We were quoted R270 per square meter for the repairs to part of the concrete that needed to be ripped up and repaired with new screed. R150 per square meter for the sealer and four days of labor at R5,500 daily. The ground floor is 178 square meters.
R270 x 178 = R48,060
R150 x 178 = R26,700
R5,500 x 4 = R22,000
I phoned an old contractor friend up North and asked for advice on the best sealer on the market. I did my calculations on labor and got to work. I bought all the materials myself, including the commercial floor sealer, directly from the factory. I employed a concrete expert, a single worker for three days of labor. We reworked and patched the floor and let it dry for two days. After the cement dried, we degreased the entire floor and let that dry for a day. Three of us then set to work and sealed the floor on the 9th of March.
Labor - R1,670
Materials - R6,455.65
Total Cost: R8125,65
We don’t have a shop fitter anymore.
We employed a shop designer to take the measurements and render our vision of the center into a 3d design to share with the community and visualize what it would look like. The initial work was brilliant, but we had many changes to make as the idea evolved. When I asked the designer for detailed measurements of the location that he’d already taken, he quoted us R4000 to draw up the measurements.
We don’t need a designer anymore. We managed to get all the measurements in place ourselves with minimal effort.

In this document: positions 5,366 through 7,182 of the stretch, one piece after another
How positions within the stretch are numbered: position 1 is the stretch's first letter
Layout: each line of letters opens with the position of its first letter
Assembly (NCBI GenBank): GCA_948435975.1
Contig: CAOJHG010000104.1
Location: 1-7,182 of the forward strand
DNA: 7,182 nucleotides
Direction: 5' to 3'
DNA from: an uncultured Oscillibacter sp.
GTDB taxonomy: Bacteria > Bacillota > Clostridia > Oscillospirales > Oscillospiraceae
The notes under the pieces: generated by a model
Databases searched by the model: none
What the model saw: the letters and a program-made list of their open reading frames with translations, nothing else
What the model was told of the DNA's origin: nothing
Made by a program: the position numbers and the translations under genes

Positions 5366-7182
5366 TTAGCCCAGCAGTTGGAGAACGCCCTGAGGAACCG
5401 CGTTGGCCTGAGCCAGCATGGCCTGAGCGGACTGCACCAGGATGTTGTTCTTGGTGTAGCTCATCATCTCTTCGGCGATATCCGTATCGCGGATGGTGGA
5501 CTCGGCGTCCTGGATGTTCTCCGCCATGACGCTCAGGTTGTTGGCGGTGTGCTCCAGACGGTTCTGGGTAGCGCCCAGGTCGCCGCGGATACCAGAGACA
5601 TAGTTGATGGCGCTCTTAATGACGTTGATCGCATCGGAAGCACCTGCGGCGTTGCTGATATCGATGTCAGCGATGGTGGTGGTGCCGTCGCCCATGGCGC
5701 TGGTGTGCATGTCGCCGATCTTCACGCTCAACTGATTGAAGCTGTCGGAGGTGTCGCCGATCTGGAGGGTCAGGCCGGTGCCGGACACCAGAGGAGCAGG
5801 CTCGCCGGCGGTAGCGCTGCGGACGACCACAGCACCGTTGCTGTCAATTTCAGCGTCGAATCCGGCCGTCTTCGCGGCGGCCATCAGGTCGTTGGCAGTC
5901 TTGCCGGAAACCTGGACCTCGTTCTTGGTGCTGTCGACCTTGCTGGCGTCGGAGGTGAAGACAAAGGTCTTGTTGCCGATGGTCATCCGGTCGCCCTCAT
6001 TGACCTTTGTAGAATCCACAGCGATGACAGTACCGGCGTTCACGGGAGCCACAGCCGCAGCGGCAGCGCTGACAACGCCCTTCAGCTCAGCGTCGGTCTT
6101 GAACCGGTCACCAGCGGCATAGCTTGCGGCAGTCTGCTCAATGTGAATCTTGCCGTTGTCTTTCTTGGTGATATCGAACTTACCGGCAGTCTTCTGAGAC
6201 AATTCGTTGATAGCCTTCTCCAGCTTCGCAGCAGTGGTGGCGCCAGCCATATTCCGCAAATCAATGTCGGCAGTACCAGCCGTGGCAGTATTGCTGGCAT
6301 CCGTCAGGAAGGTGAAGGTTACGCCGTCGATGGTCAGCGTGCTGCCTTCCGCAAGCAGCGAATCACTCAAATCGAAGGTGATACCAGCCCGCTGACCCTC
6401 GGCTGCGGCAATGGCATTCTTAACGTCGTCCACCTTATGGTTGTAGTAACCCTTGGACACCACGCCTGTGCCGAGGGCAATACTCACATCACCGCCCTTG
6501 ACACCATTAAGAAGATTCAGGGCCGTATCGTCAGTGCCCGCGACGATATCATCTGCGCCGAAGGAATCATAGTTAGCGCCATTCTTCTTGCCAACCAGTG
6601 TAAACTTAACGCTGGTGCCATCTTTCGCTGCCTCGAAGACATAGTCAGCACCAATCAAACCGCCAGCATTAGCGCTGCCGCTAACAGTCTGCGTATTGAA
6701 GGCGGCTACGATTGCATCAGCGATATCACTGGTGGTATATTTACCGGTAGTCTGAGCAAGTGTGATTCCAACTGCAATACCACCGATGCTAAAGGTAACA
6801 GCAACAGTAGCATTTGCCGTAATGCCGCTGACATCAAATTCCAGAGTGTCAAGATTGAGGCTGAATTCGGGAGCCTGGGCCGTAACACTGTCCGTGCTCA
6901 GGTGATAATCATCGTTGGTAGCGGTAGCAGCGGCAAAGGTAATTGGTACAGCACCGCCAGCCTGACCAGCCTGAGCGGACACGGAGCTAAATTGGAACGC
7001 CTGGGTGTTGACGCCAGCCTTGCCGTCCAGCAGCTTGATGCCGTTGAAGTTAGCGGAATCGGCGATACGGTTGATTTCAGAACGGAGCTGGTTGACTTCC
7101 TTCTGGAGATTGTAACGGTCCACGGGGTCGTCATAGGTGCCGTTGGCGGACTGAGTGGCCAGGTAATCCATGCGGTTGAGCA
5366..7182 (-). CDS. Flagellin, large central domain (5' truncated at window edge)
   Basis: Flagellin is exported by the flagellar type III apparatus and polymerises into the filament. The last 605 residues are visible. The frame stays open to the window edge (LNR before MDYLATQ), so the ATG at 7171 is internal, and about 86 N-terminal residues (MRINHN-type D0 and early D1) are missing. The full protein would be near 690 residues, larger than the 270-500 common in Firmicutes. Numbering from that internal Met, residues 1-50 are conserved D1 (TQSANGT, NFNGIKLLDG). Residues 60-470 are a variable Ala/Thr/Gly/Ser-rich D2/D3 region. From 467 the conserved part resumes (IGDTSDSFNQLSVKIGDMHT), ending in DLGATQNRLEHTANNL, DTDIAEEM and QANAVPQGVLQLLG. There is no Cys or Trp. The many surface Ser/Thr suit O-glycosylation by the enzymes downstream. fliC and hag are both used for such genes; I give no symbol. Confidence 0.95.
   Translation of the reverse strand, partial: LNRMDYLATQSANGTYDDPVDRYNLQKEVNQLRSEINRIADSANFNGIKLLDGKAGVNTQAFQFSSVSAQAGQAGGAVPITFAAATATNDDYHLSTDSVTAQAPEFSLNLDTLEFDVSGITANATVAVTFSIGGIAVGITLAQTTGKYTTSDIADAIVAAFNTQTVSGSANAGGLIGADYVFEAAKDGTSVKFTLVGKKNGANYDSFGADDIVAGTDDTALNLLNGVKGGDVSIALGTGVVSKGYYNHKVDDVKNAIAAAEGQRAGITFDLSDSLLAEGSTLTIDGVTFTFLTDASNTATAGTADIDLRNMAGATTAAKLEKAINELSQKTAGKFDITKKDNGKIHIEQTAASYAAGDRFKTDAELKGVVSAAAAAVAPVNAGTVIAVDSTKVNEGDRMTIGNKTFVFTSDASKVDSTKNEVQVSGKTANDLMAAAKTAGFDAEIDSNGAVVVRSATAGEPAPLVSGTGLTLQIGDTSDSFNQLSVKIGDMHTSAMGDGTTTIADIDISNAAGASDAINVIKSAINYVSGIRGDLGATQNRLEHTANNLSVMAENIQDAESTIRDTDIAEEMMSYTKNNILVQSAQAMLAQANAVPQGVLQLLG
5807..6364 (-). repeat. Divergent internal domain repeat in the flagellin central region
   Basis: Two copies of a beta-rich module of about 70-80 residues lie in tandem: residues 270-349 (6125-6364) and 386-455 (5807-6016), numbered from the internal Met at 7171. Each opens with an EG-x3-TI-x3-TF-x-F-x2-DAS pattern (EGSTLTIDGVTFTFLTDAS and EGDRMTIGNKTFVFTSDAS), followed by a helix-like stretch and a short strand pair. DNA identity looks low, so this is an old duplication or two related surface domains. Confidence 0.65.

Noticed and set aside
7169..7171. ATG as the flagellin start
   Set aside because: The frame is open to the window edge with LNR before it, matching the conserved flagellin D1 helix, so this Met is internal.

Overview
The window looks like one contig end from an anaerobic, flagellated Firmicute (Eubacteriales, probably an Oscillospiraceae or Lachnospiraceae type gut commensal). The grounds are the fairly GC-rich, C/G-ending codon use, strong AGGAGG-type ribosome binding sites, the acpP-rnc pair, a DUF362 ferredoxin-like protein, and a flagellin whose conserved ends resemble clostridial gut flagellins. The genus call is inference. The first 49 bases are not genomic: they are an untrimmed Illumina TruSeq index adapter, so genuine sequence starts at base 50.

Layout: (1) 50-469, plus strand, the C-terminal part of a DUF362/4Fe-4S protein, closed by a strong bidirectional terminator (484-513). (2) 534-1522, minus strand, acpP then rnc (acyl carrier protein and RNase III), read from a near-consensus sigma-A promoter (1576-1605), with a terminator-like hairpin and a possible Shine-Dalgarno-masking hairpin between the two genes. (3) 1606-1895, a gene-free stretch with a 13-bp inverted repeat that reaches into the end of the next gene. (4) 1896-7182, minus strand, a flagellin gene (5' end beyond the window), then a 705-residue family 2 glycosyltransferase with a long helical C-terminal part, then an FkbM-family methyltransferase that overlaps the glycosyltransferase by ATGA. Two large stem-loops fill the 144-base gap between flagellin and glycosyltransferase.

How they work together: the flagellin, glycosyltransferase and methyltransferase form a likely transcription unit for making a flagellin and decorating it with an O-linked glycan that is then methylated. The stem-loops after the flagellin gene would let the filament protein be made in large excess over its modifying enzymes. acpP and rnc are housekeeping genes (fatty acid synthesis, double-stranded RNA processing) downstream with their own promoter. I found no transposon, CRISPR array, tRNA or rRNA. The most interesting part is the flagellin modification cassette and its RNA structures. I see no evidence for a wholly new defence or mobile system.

We needed to close off a section that could be used as a scullery and preparation section, a staff area that closed off. There will be a steel prep station, scullery, fridges, and freezers in there. The shop fitter was going to do this, but we went another route and found a better independent contractor to do the work. Unsurprisingly, the rates were also much better.
The team wasted no time and finished the construction in one week.
We commissioned a company to install a security gate with a buzzer for the center.
Premier Security installed our security system and will be the security company for the center.
It’s tough to get insurance for an empty space, but luckily it’s filling up quickly. We opted to get liability insurance covered first, and we can add to the policy as we move along. This was a seamless process, at least, because I have a track record with the insurer and don’t need credit checks and the like. The Cardano Center is currently covered for liability as per the contract requirements for the lease and business license requirements.